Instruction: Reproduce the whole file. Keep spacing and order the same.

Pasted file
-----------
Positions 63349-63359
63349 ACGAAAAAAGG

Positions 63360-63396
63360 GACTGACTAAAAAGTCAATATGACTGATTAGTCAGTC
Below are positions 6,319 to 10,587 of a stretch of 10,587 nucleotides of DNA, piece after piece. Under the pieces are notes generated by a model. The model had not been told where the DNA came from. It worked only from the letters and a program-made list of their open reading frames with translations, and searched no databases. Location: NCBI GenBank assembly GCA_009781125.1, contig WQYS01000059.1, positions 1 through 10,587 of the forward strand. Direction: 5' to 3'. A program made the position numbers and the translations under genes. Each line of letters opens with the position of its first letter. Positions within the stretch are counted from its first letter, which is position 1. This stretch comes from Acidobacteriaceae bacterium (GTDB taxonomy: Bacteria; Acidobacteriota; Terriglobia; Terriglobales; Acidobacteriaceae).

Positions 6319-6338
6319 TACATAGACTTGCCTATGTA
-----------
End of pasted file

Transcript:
Positions 63349-63359
63349 ACGAAAAAAGG

Positions 63360-63396
63360 GACTGACTAAAAAGTCAATATGACTGATTAGTCAGTC
Below are positions 6,319 to 10,587 of a stretch of 10,587 nucleotides of DNA, piece after piece. Under the pieces are notes generated by a model. The model had not been told where the DNA came from. It worked only from the letters and a program-made list of their open reading frames with translations, and searched no databases. Location: NCBI GenBank assembly GCA_009781125.1, contig WQYS01000059.1, positions 1 through 10,587 of the forward strand. Direction: 5' to 3'. A program made the position numbers and the translations under genes. Each line of letters opens with the position of its first letter. Positions within the stretch are counted from its first letter, which is position 1. This stretch comes from Acidobacteriaceae bacterium (GTDB taxonomy: Bacteria; Acidobacteriota; Terriglobia; Terriglobales; Acidobacteriaceae).

Positions 6319-6338
6319 TACATAGACTTGCCTATGTA